KOWLGI: Do you use YouTube for any of your customer training videos or demos?
THIAGARAJAN: YouTube’s primarily used from a marketing standpoint. We have a lot of case studies that we put out. We have a lot of product launches perhaps at a tradeshow. Normally our social media team or our marketing team is more involved with YouTube. Because the content I create is a little bit more specific, it’s not completely proprietary but it could be. It’s not typically public, which is our learning management system, we typically sign up people. The reason we do that is we track who are the individuals who are going and taking these videos, what companies they work with, what is their background. So, it’s more of a authenticated access if you will, so in that way it’s not just a free for all.
KOWLGI: I want to switch gears and focus more inward on how you run your team that works remote. How do you have meetings with your team? I’m sure there’s a lot of coordination involved in what you do. If you can take us through what happens in a typical week, what kind of meetings do you have, how do you select a time for a meeting given that people are in different timezones?
THIAGARAJAN: One of the things I’ve personally believed in for a long time, not the least when I truly started managing teams was, anything to be accomplished should be done effectively in short time or less. We can’t spend a lot of time because time’s obviously valuable so anything that takes 60 minutes or longer is very very ineffective so all my meetings are 30 minutes or less. The idea being if we can accomplish everything that we need to in 30 minutes, it would make us that much more efficient for what we’re trying to do. So, for both my teams, every single meeting that I’ve ever hosted or ran is 30 minutes or less, internal obviously. Customer meetings are driven by the customer more so on what their needs are. We have a weekly standup meeting, that’s how I typically like to keep it, just to be able to quick check in, to be able to understand what the roadblocks are, what are the future steps to be able to take. It’s pretty much a standing meeting, time preselected that works across all timezones based on everybody’s schedule. 95% of the time we stick to it, obviously sometimes things change. Most of our meetings at this point are voice driven, call driven, because being in a remote area, being in an industry where we’re all constantly traveling, I can’t expect my team to be physically located at any given point. Whether they’re in an airport or whether they’re in a car, they should be able to quickly jump on the call. 30 minute call, mostly voice driven. Occasionally we do have some online collaboration that we want to talk about a specific thing, but most of the people are reporting just some of the deliverables that we’re working on and sharing this content. Because a lot of our work requires time to research or build, so that’s generally how a lot of our day to day goes by as far as our meetings go. I report on anything that I’m working on or our tools that I’ve possibly built out for the team, and given the technical nature of it, a lot of it does require time to validate it.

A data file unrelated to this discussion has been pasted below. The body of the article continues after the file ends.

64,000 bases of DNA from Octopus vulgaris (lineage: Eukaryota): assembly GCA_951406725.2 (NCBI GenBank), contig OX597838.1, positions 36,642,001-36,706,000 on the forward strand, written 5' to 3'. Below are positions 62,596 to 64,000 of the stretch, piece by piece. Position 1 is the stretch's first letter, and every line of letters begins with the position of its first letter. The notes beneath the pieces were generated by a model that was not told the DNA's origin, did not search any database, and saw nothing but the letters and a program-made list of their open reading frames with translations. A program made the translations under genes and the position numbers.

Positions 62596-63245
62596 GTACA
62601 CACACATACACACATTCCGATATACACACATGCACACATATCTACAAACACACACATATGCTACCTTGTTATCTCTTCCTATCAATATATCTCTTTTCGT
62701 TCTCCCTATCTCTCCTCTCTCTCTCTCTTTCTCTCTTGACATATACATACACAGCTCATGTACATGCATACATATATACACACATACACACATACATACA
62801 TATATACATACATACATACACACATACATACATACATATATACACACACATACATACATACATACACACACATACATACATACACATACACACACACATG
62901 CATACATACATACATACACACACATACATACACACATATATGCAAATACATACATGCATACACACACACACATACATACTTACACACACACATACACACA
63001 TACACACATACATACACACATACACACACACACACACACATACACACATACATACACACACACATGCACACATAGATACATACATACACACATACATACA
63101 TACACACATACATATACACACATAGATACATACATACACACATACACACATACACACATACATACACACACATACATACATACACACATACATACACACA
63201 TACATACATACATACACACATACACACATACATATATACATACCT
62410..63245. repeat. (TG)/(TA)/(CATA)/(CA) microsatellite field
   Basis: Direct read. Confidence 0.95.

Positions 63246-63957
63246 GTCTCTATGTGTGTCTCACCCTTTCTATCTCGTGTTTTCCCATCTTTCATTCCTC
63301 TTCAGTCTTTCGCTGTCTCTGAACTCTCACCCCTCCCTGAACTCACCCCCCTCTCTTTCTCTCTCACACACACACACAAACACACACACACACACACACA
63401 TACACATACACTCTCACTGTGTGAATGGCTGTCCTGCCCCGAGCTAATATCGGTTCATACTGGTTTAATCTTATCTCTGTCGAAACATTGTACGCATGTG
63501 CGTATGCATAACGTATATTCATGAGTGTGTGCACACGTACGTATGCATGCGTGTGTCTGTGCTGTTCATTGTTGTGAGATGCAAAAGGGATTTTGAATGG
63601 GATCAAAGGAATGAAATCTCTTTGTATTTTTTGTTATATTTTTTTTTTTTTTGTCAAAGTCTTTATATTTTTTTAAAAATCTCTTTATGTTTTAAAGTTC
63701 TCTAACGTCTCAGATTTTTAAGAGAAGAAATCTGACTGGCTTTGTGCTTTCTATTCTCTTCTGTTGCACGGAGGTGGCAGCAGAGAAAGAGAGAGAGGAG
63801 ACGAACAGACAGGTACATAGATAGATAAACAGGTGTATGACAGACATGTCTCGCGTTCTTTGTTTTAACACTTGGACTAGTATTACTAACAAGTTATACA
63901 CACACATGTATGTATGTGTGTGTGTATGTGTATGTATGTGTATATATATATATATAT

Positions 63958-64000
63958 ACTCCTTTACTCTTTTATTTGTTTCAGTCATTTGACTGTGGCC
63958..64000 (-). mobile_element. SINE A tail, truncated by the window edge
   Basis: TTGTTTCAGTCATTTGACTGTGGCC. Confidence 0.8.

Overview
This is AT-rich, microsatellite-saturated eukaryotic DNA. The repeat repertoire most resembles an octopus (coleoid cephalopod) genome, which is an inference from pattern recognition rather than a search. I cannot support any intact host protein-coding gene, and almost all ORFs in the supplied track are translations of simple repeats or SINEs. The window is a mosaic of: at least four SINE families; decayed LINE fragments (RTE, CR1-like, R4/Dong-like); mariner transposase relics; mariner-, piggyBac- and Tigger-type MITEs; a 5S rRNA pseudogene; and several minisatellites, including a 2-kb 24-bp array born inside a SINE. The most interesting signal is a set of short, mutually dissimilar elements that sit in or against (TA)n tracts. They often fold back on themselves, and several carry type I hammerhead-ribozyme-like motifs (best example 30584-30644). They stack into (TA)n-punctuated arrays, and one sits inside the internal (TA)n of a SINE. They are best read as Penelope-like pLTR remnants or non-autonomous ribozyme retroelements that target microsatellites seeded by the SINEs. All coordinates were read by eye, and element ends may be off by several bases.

KOWLGI: Outside of meetings, how do you coordinate with the rest of your team. What tools do you use there and I’d like to hear some of the challenges in communicating and working with a remote team.
THIAGARAJAN: Ultimately the backbone of everything we do is making sure you’re connected. We understand that even more so given we’re in the business of connecting people. The irony is sometimes we can’t make these things work. We have meetings set up where technology is always a surprise, there’s no proper connectivity, the link doesn’t work, the app doesn’t work. It’s one of those things that you probably are well aware, it also seems to not work when the meeting is more important than others. So, we’ve had those issues and concerns. We’ve certainly got a lot out of it. To move on, a lot of our collaboration today from a corporate standpoint is Skype. We use Skype for Business, it works mostly. We obviously have some challenges with it but a lot of the collaboration at this point is just Skype. Obviously with external folks I can’t dictate that. So, we do screenshares a lot with Skype, we do remote control of the other person’s monitor if need be, obviously to quickly show stuff or talk about stuff, point out stuff. Some of the other challenges are I’m constantly sharing my screen and updating it, but the person at the other end can’t see those updates. Maybe they’ve lost the ability to do it, connection’s good but it’s just perhaps the software acting up. Some of it we don’t chase and solve the problems, let’s move on and find a different way to do it. It’s kind of how we go about it, but we do use remote desktop a lot. For design purposes, we have remote desktop machines that other people can remote into.